“The introduction of the Pilot’s Bill of Rights 2 is great news for the general aviation community and we are grateful to Sen. Inhofe for putting forward this legislation that would do so much to help grow and support general aviation activity. Pilots have already waited too long for medical reform, so we’re particularly pleased to see it included in this important measure. We will actively work with Congress to build support for this legislation that is so vital to the future of GA and the 1.1 million jobs that depend on it,” said Mark Baker, president of Aircraft Owners and Pilots Association (AOPA).

“Sen. Inhofe and the other bipartisan co-sponsors in the Senate and House understand the importance of providing for the fair and equitable treatment of all airmen by introducing the second Pilot’s Bill of Rights, and we appreciate their work to move these important measures forward. Aeromedical reform is an urgent need that is overwhelmingly supported by our members and other recreational pilots. We also strongly support the common-sense provisions ensuring due process for airmen in enforcement cases and liability protections for designees conducting important aviation safety activities once exclusively handled by the federal government,” said Jack Pelton, chairman of the board for the Experimental Aircraft Association (EAA).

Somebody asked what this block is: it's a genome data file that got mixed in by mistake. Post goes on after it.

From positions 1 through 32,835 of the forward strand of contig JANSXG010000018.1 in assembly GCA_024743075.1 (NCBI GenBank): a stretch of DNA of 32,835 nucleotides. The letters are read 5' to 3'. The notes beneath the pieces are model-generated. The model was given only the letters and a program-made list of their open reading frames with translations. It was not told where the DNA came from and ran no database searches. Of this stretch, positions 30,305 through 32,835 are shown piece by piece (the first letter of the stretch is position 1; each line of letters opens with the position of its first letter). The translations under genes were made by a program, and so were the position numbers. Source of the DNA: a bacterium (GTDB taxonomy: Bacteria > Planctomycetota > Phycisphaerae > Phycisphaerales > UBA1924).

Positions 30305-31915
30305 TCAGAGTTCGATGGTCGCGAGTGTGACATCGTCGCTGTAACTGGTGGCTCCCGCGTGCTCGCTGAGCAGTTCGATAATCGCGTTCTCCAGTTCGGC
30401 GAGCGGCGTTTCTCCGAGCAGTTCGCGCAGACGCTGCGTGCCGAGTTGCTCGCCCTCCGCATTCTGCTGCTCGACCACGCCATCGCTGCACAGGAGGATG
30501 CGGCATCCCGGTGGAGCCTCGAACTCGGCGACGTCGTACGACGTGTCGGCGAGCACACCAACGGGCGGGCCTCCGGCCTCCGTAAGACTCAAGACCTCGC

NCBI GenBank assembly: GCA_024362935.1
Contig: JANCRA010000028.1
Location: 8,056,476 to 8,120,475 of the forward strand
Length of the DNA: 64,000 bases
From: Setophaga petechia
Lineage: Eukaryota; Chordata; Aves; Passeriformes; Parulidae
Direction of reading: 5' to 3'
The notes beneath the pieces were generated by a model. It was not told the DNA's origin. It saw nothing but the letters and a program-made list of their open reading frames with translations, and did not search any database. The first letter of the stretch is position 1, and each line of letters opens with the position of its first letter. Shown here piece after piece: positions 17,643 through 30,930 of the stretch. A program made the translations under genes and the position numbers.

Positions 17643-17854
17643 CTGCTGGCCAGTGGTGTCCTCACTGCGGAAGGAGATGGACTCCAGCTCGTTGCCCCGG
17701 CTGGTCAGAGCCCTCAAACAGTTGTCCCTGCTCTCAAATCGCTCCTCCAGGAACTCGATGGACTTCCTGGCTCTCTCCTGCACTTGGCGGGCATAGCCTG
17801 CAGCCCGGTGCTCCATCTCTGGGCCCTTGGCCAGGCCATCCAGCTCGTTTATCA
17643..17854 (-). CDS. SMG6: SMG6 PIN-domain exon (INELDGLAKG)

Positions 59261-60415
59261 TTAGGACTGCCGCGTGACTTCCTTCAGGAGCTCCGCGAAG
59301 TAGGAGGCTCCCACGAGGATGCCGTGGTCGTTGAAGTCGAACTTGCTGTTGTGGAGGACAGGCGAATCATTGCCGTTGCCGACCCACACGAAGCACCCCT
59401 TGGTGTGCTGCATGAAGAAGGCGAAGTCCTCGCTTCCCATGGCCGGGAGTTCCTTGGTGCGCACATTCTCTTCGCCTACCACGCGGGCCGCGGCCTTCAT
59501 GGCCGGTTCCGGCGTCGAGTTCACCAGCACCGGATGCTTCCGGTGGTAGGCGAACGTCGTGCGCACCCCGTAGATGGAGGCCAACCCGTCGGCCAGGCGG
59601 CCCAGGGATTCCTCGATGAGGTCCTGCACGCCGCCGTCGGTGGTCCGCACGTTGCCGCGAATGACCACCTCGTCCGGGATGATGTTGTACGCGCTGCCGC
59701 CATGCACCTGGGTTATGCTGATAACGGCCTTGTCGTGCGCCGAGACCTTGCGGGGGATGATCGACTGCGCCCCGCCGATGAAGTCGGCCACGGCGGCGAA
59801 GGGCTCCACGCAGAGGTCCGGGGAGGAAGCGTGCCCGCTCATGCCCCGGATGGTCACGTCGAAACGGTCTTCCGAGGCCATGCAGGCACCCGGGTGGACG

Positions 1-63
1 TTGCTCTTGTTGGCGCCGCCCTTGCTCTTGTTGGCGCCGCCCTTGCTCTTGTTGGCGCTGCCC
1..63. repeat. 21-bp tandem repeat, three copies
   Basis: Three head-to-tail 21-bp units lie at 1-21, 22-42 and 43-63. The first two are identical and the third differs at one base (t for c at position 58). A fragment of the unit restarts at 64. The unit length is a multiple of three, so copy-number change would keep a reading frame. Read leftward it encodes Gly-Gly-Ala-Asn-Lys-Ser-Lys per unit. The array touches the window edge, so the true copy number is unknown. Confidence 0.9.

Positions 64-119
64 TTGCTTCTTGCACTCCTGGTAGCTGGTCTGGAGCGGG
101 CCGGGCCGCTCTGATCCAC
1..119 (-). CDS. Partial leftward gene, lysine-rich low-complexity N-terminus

“I applaud Sen. Inhofe for his bipartisan leadership in introducing the Pilot’s Bill of Rights 2. This legislation includes much-needed, common-sense reforms for the general aviation community. It is critically important that the third-class medical issue is resolved quickly, and this bill sends a clear message to the bureaucracy to get it done. Additionally, in this time of rapid communications technology, it is unacceptable that the NOTAM system remains broken—this bill will help to fix it. Finally, the liability protections offered to volunteer pilots in this bill are extremely important to the nation as general aviation continues to provide transportation for cancer patients, wounded veterans, and other citizens requiring assistance to access needed medical care,” said Pete Bunce, president and CEO of the General Aviation Manufacturers Association (GAMA).